Sorcha Cusack, Russell Tovey, Kate O’Flynn, Gerard Horan
Amy is a teenage single mother; Gary is a soldier just returned from war and having nightmares.
So when the two meet against the backdrop of Amy’s possessive grandmother, and Gary’s violently domineering father, it seems obvious that the course of ‘true love’ will never run smooth for them.
But with A Miracle entitled thus, and billing itself as ‘a play about wanting a better life’, we are still led to believe that a happy ending will materialise for the pair.
This makes it all the more interesting when we discover that in Molly Davies’ first full length play – the second production in the Court’s Young Writers Festival following Alia Bano’s Shades – this is far from the case.
The dialogue may feel limp at times, but the characterisations are strong and the writing purposely encourages us to focus on these two youngsters before making us realise that the play isn’t only about them.
Amy’s grandmother, Val, ensures Gary, who knew Amy from school and has just returned from war, meets her again, thinking he will be good company as she struggles with a job and her baby. The two, however, form a deeper and sexual relationship, and then plan to run off to Brighton to start afresh, leaving the baby behind.
If the play had only focused on this pair, it might have been a disappointment as a result of the stilted interaction between Amy (Kate O’Flynn) and Gary (Russell Tovey who played Rudge in the original cast of The History Boys). Cast to age, O’Flynn applied an effective raw nervousness to her portrayal of the nineteen-year old, whilst the performance of Tovey, also playing a nineteen-year old but twenty-seven in real life, felt slightly more accomplished but also more stylised. As individual performances they were strong, but the mismatch of acting styles marred the emotional intensity, which only came through in the most intimate of moments between them.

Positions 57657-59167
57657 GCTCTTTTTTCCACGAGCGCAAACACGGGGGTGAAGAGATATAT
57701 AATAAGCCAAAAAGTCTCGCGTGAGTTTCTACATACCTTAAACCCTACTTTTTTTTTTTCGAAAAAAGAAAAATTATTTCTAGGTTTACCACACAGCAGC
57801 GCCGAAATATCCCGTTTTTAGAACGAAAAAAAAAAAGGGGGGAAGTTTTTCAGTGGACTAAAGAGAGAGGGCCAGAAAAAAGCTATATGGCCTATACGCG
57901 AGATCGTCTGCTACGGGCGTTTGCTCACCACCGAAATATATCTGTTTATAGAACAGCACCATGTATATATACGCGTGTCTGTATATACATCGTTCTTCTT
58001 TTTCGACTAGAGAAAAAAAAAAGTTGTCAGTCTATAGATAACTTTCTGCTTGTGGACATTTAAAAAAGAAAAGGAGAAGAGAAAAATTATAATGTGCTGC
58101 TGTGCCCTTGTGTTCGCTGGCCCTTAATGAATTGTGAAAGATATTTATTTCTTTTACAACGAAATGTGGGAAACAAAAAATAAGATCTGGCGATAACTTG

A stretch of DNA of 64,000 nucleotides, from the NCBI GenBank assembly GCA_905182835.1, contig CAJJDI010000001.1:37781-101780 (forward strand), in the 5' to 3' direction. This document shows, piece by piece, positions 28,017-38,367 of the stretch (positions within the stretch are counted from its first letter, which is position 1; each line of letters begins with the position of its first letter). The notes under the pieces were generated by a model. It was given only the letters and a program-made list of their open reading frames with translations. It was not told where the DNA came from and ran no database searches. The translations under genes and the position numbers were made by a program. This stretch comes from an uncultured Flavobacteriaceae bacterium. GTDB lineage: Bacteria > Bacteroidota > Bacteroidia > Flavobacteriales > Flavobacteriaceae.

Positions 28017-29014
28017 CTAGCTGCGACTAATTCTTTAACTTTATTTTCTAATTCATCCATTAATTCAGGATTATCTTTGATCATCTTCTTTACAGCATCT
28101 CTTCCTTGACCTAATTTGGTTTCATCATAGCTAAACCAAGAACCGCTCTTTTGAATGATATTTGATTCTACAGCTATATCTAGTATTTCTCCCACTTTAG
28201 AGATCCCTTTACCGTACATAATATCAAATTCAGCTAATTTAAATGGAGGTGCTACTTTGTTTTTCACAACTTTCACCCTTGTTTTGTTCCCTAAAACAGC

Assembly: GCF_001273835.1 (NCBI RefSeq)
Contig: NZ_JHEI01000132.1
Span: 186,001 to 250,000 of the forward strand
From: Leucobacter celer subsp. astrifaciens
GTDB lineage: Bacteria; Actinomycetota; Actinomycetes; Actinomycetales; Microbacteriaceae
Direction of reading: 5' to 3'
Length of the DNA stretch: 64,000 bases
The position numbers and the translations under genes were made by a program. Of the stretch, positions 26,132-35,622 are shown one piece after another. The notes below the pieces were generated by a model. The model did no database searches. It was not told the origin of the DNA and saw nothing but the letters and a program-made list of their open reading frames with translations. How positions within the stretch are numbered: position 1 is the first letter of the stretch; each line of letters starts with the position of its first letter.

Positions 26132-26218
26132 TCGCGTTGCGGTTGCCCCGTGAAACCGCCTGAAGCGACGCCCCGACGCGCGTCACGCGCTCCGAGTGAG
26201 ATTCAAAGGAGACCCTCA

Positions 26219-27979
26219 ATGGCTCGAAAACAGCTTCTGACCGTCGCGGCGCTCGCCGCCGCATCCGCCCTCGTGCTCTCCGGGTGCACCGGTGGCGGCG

But it was learning about the backgrounds to these characters that made the play so interesting. Gary’s father, Rob, was a pig farmer who lost his farm following hard times. Amy’s grandmother, Val, used to clean for Rob, and now almost gloats at his misfortune. This is because it was Rob’s airs and graces, and determination still to live the high life when money was tight, that saw him lose everything. Now that Val has the chance to be powerful in some small way by looking after Amy’s baby, she is determined to hold onto that advantage at all costs.
With Sorcha Cusack portraying Val as kindly but controlling, and Gerard Horan successfully presenting Rob as a sanctimonious victim, the older actors make us to realise that their characters are not there simply to help us explore the destinies of the youngsters. The play is about all four individuals; each is searching for a better life.
With the play staged ‘in the round’, the set design is effective with earth and turf covering the entire floor. Each of the settings in which the drama takes place (a kitchen, a bedroom or the outdoors) then has its allocated space within the overall performance area.
With Davies successfully misleading us into thinking the play will be a lot more predictable than it is, this is a highly successful dbut from the young playwright. In the end, the miracle required to see all four protagonists achieve better lives never reveals itself (the play ends ambiguously, albeit with some rays of hope), but we learn that in its place, almost entirely unnoticed, another has materialised.